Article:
Keyspan ships revolutionary USB device server


Staff member
Richmond, CA-- April 12, 2004 -- Keyspan, America's #1 brand of USB
connectivity products*, announces it is now shipping its revolutionary USB
Server that connects USB devices to a Mac or PC via a wired or wireless
Ethernet-based LAN.

The Keyspan USB Server has an MSRP of $129 and is available to resellers
from Ingram Micro, Wynit and D&H; and to consumers at CompUSA, CDW, and
other leading computer products resellers.

Much like a USB print server, the USB Server enables attached USB devices
to be used and shared by client PCs on a LAN. In addition to printers, the
USB Server supports other USB devices such as scanners and multi-function

The USB Server provides 4 ports for connecting to USB devices at Full Speed
USB (12 Mbps). It connects to 10/100 Ethernet networks via an RJ45
connector and supports static IP, DHCP, and Apple's Rendezvous address
assignment. Client PCs must be running Windows 2000, Windows XP, or Mac OS
X 10.2.8 or higher.

"The Keyspan USB Server makes it possible to share USB printers and USB
scanners across a LAN in a home office, small office or classroom," stated
Mike Ridenhour, president of Keyspan. "Client PCs can be wired or wireless
- providing a great way to print from a Wi-Fi-based laptop."

Press Release
But it doesn't support audio/video. And doesn't officially support mass storage (but they say the stuff they tested works).

They only officially support printers, scanners, and HID (keyboards and mice). Although, I recall that there are some other devices that identify as HID.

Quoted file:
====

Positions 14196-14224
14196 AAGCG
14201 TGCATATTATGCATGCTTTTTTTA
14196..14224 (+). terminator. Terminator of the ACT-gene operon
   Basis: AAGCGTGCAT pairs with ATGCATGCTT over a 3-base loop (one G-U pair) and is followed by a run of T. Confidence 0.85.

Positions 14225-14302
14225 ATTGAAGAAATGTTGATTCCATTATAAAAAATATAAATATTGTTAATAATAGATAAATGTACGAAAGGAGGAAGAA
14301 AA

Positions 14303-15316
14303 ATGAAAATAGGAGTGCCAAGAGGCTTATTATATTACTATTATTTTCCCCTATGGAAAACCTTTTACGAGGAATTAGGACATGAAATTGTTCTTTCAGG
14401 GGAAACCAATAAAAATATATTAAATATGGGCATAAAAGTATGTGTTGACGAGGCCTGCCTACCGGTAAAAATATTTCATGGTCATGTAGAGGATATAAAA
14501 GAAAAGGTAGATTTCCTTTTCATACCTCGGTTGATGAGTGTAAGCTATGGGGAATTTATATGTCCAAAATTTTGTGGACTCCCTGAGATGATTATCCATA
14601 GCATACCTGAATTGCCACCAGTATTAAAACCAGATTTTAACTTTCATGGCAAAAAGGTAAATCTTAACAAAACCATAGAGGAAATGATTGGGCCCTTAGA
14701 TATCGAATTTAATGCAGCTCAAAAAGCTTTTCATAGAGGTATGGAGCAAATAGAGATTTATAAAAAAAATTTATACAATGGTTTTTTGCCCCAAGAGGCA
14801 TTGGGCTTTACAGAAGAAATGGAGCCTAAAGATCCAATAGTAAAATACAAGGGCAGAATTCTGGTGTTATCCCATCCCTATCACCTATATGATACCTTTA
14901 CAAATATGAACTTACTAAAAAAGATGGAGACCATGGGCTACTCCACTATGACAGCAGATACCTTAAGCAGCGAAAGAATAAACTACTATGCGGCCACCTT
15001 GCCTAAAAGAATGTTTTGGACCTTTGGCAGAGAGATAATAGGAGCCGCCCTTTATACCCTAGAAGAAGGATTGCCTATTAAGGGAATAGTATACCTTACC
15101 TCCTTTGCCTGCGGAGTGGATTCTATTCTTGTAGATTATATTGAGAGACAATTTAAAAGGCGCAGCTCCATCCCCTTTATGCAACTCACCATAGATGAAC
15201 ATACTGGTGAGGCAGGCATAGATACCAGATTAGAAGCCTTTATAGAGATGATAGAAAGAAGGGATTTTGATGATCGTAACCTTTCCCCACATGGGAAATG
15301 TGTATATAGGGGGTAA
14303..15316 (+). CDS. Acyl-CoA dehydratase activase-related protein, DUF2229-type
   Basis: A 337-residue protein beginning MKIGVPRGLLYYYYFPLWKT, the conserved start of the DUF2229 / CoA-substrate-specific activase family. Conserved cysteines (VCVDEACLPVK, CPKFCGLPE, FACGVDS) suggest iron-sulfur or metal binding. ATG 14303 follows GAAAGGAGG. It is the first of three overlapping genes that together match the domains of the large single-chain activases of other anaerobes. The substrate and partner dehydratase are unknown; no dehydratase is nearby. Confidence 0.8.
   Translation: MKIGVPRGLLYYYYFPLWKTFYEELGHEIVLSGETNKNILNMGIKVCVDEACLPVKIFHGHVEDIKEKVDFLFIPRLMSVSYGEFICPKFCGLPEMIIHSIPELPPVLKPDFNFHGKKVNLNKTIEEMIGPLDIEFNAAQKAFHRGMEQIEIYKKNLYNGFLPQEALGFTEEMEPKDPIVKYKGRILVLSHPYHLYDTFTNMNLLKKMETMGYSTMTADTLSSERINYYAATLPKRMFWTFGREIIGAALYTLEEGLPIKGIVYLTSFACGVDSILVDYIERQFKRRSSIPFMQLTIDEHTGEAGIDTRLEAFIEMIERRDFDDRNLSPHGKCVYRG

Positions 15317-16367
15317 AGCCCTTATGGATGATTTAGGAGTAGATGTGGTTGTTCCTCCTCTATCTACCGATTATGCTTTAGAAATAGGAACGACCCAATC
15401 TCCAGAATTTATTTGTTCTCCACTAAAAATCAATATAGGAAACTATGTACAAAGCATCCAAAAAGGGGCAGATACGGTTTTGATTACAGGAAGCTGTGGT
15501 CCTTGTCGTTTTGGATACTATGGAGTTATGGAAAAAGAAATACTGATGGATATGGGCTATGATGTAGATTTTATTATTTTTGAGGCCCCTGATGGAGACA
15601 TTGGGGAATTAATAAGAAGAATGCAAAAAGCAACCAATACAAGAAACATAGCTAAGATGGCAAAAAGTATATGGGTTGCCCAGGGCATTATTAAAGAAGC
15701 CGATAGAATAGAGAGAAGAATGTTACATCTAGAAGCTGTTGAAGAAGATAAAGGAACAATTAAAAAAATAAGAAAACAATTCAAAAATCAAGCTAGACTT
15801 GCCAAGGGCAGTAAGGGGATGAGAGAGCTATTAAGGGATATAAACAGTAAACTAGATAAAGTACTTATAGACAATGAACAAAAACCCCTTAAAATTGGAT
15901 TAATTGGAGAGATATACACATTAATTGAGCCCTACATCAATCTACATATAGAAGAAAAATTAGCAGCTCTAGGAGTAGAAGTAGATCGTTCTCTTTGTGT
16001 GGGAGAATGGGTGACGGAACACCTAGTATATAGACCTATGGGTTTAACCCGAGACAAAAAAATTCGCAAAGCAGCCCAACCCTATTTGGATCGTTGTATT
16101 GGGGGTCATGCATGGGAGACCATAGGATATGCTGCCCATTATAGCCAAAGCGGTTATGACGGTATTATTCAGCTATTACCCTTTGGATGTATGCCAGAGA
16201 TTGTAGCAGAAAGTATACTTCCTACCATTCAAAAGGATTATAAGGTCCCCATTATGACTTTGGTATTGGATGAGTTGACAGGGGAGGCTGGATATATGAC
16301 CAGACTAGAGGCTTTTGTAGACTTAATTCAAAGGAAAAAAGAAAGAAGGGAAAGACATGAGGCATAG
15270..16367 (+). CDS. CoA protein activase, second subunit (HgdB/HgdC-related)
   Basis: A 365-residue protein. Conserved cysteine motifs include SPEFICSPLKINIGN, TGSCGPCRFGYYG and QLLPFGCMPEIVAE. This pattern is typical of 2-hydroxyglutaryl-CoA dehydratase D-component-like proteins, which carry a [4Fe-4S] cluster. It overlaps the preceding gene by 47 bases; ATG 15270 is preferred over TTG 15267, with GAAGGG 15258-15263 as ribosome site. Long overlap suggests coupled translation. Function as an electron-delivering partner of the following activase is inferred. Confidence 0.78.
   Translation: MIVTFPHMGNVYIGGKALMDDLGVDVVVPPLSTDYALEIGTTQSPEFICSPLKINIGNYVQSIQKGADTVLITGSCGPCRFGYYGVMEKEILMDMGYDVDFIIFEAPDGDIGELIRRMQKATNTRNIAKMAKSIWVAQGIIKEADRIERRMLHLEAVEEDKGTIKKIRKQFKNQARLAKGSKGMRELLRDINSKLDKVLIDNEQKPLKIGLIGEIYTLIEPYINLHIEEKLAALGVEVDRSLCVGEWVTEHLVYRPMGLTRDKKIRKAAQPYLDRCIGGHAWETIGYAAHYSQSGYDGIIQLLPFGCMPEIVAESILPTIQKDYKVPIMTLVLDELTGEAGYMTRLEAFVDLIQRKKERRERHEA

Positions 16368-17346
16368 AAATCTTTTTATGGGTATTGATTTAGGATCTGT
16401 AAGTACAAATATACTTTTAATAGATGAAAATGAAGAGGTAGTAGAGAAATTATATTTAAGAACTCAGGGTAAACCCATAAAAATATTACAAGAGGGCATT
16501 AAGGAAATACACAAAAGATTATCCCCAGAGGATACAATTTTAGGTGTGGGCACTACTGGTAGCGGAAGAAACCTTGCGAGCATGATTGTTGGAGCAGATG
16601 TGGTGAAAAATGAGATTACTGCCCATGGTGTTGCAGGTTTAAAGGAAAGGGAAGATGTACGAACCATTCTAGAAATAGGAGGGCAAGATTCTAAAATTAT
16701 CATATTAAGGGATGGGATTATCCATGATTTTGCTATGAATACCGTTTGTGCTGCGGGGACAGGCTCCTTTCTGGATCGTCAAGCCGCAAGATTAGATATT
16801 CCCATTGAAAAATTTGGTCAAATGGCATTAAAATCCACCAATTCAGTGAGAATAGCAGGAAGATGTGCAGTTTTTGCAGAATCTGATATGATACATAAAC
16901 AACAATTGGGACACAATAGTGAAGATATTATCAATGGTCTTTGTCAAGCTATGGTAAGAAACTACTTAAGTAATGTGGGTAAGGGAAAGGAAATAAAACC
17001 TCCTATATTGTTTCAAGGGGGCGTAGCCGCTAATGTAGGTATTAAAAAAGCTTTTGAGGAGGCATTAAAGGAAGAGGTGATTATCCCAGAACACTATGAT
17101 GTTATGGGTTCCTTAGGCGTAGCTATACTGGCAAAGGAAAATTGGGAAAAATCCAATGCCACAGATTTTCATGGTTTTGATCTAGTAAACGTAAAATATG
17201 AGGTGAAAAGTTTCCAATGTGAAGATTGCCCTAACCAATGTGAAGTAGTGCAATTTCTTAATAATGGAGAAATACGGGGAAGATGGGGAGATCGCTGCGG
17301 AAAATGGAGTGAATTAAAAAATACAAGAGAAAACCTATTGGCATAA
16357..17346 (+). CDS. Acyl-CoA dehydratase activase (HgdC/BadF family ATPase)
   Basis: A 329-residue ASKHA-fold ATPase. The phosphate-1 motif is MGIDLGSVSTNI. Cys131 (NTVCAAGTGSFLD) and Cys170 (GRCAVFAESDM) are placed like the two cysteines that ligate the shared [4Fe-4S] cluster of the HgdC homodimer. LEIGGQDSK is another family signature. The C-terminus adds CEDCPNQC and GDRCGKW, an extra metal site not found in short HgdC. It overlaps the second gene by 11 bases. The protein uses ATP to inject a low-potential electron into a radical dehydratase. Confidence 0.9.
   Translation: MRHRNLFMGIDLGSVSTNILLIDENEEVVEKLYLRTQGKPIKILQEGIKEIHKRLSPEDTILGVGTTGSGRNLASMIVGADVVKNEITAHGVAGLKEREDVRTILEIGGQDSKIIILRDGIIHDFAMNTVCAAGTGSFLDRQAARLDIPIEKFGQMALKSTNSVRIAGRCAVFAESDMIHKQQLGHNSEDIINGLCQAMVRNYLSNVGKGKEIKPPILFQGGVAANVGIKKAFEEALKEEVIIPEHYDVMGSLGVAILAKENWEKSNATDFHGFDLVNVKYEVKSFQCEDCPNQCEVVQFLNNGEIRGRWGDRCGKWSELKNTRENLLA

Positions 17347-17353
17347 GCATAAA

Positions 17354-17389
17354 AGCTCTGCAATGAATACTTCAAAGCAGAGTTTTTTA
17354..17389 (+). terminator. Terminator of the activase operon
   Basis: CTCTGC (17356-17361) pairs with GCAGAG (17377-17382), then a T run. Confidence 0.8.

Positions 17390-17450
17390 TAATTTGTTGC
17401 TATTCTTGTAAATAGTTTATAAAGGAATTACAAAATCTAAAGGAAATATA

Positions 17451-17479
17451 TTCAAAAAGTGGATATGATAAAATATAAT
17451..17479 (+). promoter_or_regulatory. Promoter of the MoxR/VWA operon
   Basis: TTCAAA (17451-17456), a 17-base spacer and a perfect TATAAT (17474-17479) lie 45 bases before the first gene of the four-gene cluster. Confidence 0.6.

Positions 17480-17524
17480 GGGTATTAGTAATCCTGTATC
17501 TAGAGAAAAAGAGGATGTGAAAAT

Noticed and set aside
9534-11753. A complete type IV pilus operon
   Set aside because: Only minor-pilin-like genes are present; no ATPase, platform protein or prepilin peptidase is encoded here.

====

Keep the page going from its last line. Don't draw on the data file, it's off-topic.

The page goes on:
The web site says that they are planning software upgrades to handle more devices. I forget what it's called, but it sounds like maybe they don't handle the "streaming" capabilities of USB (isochronous?) for video and audio yet.

The site also says they are planning a USB 2.0 version for later this year - I assume this means high speed (480Mbps), not just fast (12Mbps, i.e. USB 1.1 relabeled as 2.0). I guess this would need to support mass storage to be useful (you don't need USB 2.0 speed for printers).

The idea behing this looks pretty good, but unless you really need to share printers and scanners, I'd think it's worth waiting to see what comes out later this year. External drives under USB 1.1 are pretty slow.
you would be surprised how many devices are HID compliant, including the USB Powerlinc and some other USB devices. I can see a use for this, but you are right, it needs to support USB 2.0 and video streaming. I already contacted them and they said USB2.0 will probably be Q4 when the chipset becomes cheaper. I am trying to get an eval model right now for a review.